One of the comforts of watching Modern Family is that we know the stakes will never be very high — by minute 29 of the show, we know that sitcom magic will prevail and everything will work out just fine. On a series where profoundly bad things don’t often happen (the last death on the show, after all, involved an elaborately zany clown funeral), it was a good shakeup to watch the Dunphys cope with a genuinely sad occurrence.
R.I.P. Walt, the grumpiest of grumpy old men, who expired while writing an angry letter to the postmaster general. Rather than delving into Very Special Episode territory, last night Modern Family did what it does best — displayed all of the clumsiness and bad behavior and straight up stupidity that arises when well-intentioned parents don’t necessarily have the emotional intelligence to express their concern for their children. And if this explains Phil’s next-level doofiness last night in dealing with the aftermath of Walt’s death, then it goes double for Jay and for Cam’s dad, Merle, who both picked up Walt’s nasty old man baton and ran with it straight into Mitchell and Cam’s bedroom.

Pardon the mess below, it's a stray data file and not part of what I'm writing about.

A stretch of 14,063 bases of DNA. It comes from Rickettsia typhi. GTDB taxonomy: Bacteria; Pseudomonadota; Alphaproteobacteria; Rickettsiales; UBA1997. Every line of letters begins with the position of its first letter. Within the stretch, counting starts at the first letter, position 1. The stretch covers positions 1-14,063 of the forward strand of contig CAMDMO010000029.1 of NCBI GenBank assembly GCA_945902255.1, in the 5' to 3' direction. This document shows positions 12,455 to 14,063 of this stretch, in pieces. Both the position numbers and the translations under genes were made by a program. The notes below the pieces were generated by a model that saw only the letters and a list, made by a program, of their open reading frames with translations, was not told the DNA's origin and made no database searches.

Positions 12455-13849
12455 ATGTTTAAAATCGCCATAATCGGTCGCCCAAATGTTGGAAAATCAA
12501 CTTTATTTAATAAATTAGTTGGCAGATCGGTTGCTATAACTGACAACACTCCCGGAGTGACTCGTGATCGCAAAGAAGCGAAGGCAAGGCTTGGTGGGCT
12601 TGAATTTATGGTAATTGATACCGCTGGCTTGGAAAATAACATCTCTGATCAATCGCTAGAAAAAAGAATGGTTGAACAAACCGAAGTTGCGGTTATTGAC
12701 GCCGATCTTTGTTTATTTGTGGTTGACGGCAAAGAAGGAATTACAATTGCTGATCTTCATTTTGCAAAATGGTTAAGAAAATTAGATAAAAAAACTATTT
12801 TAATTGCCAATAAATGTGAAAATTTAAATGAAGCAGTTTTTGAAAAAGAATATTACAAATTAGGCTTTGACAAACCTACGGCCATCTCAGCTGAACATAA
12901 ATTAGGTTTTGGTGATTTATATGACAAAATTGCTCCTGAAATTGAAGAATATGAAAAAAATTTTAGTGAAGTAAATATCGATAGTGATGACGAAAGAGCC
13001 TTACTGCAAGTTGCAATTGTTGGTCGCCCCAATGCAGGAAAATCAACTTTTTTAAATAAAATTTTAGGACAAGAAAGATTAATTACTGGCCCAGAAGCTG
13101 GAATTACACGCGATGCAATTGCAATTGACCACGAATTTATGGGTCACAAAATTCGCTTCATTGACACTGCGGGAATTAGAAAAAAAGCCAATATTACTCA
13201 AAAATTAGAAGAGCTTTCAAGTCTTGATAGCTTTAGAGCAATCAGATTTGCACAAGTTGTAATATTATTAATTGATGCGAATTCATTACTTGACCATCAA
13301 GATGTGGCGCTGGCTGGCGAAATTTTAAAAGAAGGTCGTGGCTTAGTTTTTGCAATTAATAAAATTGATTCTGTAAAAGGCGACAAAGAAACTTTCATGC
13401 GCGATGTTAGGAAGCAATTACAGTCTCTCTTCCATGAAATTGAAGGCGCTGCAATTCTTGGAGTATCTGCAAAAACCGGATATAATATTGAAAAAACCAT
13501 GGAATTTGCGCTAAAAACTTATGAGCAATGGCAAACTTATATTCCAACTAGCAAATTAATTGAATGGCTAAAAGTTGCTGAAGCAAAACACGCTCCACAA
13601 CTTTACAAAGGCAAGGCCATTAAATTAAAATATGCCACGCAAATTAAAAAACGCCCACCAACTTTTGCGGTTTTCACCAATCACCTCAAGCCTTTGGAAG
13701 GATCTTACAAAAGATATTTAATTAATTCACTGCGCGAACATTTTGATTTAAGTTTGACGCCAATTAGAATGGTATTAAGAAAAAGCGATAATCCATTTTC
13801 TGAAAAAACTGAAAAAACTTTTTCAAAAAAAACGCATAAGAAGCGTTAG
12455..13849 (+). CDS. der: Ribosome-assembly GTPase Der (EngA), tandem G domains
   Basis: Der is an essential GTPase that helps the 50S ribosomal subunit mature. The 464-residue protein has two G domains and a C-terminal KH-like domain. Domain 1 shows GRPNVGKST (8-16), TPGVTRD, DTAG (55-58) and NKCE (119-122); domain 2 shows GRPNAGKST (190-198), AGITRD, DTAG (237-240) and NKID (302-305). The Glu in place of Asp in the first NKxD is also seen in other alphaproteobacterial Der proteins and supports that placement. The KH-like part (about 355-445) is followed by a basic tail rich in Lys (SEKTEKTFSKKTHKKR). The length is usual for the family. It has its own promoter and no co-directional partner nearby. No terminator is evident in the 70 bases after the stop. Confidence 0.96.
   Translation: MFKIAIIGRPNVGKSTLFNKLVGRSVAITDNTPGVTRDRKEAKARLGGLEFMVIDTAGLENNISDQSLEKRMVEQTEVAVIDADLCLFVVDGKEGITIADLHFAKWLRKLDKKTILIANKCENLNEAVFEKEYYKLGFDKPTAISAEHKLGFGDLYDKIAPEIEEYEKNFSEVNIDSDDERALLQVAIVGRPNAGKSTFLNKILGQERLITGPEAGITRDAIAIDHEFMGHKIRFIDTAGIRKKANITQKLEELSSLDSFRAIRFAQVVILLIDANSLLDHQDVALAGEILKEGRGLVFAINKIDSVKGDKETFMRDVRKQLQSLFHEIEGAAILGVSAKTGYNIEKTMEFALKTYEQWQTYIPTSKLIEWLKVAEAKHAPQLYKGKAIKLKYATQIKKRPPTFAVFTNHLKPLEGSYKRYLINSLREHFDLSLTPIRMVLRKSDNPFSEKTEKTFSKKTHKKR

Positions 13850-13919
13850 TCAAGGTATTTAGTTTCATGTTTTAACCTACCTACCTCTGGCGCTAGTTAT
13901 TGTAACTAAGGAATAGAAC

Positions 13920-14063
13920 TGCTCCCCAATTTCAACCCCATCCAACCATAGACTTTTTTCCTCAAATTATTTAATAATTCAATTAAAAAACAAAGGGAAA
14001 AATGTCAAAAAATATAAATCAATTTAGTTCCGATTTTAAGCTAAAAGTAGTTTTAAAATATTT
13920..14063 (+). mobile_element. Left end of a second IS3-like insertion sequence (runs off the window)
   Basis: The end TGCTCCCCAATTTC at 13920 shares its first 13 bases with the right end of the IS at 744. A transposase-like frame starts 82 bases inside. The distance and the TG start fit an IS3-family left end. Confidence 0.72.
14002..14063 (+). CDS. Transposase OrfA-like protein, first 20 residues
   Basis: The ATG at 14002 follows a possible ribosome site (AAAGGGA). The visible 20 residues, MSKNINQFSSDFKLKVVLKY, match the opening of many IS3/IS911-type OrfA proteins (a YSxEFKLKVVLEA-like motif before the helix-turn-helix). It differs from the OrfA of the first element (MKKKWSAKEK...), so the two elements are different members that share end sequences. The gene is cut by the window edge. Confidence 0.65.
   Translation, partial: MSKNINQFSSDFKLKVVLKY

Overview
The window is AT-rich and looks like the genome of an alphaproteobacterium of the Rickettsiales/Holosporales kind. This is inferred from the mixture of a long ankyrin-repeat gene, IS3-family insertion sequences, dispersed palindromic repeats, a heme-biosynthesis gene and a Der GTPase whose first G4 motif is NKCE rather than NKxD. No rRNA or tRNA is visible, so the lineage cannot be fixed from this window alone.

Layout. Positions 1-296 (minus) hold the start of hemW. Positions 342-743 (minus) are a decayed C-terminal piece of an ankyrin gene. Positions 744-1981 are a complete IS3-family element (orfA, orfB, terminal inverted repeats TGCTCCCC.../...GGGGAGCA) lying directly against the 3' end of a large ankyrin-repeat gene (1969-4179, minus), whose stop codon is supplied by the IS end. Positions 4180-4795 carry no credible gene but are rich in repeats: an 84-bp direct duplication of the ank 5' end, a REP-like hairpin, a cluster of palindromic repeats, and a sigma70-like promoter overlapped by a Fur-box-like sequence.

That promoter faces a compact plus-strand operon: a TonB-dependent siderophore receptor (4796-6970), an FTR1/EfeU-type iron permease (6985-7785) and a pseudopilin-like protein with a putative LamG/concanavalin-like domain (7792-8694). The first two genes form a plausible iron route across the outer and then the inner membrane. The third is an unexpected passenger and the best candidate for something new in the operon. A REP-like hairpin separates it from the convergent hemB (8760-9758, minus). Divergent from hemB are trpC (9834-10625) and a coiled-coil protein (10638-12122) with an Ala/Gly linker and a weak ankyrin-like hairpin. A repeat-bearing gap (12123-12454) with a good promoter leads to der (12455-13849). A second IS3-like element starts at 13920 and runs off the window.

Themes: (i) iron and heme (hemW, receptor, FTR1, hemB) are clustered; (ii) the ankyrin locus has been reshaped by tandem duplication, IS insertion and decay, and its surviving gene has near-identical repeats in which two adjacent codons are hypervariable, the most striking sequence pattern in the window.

It seems that everyone has their own ways of coping when it comes to dealing with bad news. For Claire, it’s the way she smiles insanely as she breaks the news to Luke that his friend Walt has passed away. “You looked like the Joker,” Phil gasps at her afterward. For Luke, it’s … watching TV. He doesn’t react much to Walt’s death at all. Shrugs shoulders, goes back to playing video games. The rest of the episode finds Claire desperate to get some kind of emotional reaction out of Luke, who has never been a beacon of sensitivity. So if he goes to Walt’s house not to get material for a Tuesdays With Morrie–style memoir but to carry off Walt’s old TV, and if he’s not that interested in the memorial gardening project Claire suggests, well, it’s not surprising.
We do eventually get a small breakthrough when Claire brings Luke back to Walt’s overheated house (he kept it that way so Kim, the Meals on Wheels lady, would have to take her sweater off) to return the TV. After Claire nervously breaks the bad news to Kim and a delivery guy (“I just found out my face does this,” she says, attempting to explain her creepy smile), we learn that Luke used to look out his bedroom window at night to see if Walt’s TV was on, so he’d know if Walt was up. He’s gonna miss that, he tells Claire. It’s not quite Alex P. Keaton having a breakdown after his best pal died in a car crash, but it’s as emotional as we can expect Luke to be.